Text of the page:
On the Campus of Wheelock College, Boston, MA
Global Challenges and Opportunities Facing Children, Youth and Families
Wheelock College celebrated its 125th Anniversary in 2013. As part of the College's yearlong celebration of this important milestone, Wheelock gathered 500 national and international educators, practitioners, researchers, philanthropists, students, and policy leaders to explore pressing issues affecting children, youth, and families in education, health, and human rights across the globe. Participants examined the interconnectedness of global challenges and opportunities for young people and families.
The conference from June 19-22, 2013 was the cornerstone event commemorating Wheelock's 125th anniversary and built on Wheelock's mission and commitment to improve the lives of children and families, while advancing the College's strategic goal to promote responsible and effective child- and family-focused research, policy, and practice around the world.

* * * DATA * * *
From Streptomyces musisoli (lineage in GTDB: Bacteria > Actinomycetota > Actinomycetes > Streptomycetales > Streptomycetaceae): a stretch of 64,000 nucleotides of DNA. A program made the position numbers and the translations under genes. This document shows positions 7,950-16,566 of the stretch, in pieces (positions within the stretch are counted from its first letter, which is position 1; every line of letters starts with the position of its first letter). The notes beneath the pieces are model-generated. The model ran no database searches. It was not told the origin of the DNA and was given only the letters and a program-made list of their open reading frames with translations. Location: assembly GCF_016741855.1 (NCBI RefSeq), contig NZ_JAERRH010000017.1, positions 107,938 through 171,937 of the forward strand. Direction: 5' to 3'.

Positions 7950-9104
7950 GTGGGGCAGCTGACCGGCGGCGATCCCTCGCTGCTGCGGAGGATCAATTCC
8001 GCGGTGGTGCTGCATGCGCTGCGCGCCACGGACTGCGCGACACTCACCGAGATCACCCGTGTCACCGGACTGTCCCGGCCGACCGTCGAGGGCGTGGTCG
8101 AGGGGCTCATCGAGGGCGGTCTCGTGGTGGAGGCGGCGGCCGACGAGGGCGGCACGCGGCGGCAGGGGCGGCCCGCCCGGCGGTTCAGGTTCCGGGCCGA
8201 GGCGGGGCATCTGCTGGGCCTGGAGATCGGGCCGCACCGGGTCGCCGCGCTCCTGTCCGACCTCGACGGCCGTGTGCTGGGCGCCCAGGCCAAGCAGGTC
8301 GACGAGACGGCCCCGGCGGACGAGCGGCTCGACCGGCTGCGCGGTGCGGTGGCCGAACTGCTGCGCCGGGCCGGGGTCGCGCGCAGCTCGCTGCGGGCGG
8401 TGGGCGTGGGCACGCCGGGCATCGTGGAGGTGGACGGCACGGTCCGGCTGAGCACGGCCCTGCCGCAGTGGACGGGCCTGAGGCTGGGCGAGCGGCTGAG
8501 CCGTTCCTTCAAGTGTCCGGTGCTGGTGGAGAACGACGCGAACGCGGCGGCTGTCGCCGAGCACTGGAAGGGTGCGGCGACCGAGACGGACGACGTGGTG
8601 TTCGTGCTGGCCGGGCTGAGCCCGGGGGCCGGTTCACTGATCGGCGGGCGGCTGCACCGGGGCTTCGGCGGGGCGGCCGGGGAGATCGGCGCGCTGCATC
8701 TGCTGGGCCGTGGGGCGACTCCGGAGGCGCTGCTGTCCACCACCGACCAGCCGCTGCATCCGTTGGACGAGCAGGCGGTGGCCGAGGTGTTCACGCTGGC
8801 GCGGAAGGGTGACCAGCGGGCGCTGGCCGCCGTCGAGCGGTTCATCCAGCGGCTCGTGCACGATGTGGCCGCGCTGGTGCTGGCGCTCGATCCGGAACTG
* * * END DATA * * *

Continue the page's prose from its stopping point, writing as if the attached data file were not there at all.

Continuing Lucy Wheelock's Passion
"Many causes will solicit your interest and aid. Which will you serve?"
- Lucy Wheelock
Since its founding in 1888, Wheelock has been dedicated to developing teachers and leaders with vision, passion, and the ability to inspire positive change around the world. Our founder, Lucy Wheelock, was the College's first internationalist, traveling to Europe to pursue leading theories about the role of play in the development of young children and incorporating her findings into programs that prepared Boston's earliest kindergarten teachers. The Wheelock community continues to pursue wisdom and expertise that lead to improving the lives of children and families, wherever they may be found.
Today's children and families face myriad challenges in education, health, and human rights. Globalization means that, now more than ever, we need new wisdom, policies, and practices that unlock the potential of all children and families. We need to share research about brain development with families and educators around the world, assisting them in thinking about the implications for developmentally appropriate policies and practices. We need to determine how best to gather, analyze, and disseminate research findings on the effects of trauma from a decade of war and worldwide natural disasters on generations of children.